The good laugh we all got at the party that day continued. A week later I learned that my new favorite pair of shorts used to belong to my friend's old roommate, a girl who was a size 10. (Yes, I was wearing a pair of women's shorts, and still do). Soon we all became obsessed with the "six degrees of recycling" game that apparently was being played out all over town. I noticed an old sweater of mine that shrunk in the dryer on a barista at the coffee shop down the street. A house guest recognized the couch in my apartment as previously belonging to his neighbor (we found it on the street corner nearby). And my roommate took his car to have its oil changed and the mechanic asked if it didn't once belong to a guy named Ron. It did, several owners ago, each of whom got it for free and then passed on the good car karma by handing it over to a friend in need.

Perhaps the biggest benefit to those in the "scavenger community" is to live in an area where so many wealthy people spend time, as it seems they get bored with their possessions and wardrobes. It has become quite fashionable to brag about scoring a designer piece of clothing for mere dollars, or even better, for free. The culture of recycling on the Outer Cape taps into both the environmental mindedness of the region as well as the long-standing tradition of Yankee frugality. But it's also become an important element of the local economy, particularly for those who struggle to make a living on Cape Cod. It's a way of helping your friends and neighbors out, albeit most of the time anonymously.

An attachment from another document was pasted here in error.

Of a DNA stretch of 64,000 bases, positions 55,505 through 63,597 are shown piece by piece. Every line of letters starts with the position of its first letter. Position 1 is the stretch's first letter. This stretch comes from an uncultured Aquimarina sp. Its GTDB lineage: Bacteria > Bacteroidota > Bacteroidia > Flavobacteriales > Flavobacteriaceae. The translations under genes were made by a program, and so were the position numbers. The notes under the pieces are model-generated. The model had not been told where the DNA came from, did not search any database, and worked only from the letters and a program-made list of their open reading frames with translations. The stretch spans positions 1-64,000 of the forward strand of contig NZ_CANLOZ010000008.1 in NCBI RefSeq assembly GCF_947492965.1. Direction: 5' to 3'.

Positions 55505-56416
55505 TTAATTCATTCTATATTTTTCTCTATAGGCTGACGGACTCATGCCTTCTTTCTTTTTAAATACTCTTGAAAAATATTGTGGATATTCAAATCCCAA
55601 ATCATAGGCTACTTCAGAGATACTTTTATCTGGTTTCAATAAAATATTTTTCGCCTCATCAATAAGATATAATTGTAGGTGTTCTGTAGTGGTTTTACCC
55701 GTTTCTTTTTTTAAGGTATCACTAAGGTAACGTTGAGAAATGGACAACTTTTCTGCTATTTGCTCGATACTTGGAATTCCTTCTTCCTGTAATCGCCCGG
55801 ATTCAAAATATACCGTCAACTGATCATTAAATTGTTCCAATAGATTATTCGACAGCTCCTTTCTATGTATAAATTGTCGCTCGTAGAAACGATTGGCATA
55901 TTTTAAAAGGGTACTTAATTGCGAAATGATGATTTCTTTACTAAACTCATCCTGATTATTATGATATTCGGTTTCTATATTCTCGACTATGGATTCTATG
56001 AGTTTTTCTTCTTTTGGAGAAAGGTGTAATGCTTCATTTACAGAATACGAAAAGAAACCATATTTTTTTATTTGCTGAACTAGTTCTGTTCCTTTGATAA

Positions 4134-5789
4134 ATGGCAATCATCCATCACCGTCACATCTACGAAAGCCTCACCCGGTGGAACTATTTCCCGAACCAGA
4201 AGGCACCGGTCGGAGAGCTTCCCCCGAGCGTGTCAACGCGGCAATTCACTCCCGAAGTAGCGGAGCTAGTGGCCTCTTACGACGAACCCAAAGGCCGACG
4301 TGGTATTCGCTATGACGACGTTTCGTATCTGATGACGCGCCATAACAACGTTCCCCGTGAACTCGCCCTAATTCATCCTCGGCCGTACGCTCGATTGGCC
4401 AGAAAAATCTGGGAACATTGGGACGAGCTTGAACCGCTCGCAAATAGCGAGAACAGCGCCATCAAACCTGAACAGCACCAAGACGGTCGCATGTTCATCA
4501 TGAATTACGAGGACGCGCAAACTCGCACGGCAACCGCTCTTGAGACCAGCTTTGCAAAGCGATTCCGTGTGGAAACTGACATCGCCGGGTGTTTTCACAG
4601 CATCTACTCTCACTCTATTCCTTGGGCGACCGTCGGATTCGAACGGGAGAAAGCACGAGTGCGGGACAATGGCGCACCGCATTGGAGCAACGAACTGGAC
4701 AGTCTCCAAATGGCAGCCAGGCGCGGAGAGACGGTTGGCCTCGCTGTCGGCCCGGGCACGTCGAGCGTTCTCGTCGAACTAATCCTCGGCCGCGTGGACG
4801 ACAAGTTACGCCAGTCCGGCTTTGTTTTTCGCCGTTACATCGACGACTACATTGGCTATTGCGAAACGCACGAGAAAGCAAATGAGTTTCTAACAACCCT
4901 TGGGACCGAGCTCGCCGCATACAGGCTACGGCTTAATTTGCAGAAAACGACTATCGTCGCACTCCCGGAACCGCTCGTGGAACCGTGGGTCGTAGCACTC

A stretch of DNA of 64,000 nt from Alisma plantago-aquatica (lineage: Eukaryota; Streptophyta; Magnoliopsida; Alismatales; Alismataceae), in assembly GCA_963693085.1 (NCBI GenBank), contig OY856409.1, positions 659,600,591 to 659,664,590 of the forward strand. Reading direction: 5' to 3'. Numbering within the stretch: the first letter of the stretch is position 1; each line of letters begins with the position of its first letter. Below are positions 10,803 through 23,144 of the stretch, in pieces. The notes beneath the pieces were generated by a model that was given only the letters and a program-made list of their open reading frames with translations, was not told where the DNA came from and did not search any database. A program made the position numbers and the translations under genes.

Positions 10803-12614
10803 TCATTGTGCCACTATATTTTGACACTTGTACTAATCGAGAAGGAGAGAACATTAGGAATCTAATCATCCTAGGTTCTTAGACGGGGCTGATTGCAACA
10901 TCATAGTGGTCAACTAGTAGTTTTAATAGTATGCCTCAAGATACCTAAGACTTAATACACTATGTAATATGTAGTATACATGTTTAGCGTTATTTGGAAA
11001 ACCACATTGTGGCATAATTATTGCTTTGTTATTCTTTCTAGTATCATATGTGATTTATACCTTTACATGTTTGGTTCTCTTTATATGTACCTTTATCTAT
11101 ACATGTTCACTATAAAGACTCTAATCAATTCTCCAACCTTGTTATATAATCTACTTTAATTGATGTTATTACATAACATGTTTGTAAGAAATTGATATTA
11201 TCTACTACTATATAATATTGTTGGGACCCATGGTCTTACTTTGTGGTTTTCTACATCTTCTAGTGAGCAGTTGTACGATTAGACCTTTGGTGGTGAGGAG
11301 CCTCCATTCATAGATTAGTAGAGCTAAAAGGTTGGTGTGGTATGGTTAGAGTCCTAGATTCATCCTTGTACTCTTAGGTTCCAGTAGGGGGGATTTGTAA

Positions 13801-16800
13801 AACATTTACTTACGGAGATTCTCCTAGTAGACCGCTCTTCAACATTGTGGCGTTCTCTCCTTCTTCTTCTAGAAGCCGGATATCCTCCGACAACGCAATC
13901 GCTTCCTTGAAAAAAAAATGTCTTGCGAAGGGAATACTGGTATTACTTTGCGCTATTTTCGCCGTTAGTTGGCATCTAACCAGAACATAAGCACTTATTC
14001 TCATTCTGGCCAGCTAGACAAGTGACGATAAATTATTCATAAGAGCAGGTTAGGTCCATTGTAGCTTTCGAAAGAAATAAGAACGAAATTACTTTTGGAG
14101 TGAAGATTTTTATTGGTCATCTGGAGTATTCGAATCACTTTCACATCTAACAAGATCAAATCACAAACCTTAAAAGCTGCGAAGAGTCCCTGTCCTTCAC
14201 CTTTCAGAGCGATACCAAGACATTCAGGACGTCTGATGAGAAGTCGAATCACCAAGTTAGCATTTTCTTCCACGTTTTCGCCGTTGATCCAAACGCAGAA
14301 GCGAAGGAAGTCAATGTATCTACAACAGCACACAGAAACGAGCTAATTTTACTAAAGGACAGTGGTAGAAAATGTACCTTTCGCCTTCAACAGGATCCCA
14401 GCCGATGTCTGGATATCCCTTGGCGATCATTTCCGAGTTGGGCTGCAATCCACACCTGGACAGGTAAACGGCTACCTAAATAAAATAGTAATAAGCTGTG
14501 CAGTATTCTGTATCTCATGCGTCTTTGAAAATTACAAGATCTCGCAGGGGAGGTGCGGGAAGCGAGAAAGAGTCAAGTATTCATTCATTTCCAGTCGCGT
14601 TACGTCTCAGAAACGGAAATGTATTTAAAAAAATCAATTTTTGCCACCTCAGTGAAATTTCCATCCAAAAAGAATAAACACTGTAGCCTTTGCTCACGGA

I recently moved to a new cottage and in the process parted with a lot of my possessions I no longer had space for or no longer used. Tucked deep in my closet was a vintage tan corduroy suit I bought years ago at a thrift shop in New York. I never once wore it. I tossed it into a bag and brought it to Ruthie's. Later that day one of my former roommates swung by my new place to meet me for lunch. On the way over to Far Land Provisions for a sandwich, he pointed to his back seat and said, "Look at this great suit I found! Can you believe someone would get rid of that?"
"I know," I said laughing. "What were they thinking?"

Steve Desroches is a reporter for The Cape Codder.
Gen-X Files looks at life on Cape Cod through the eyes of two journalists in their 30s, the Cape's fastest- shrinking demographic group.

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The New York Times - Metropolitan Diary
by Ron Alexander
October, 25 1989

It was the last weekend on Cape Cod for Carol Weston of Manhattan, who was helping her mother close their summer house for the winter. The two of them brought a good number of items – clothing, books, paintings and tools – to Ruthie's Boutique, ... . As the two women carried in their bursting boxes, Ruthie beamed. 'Excuse me,' she said to a few browsers. 'My fall line is coming in.' ...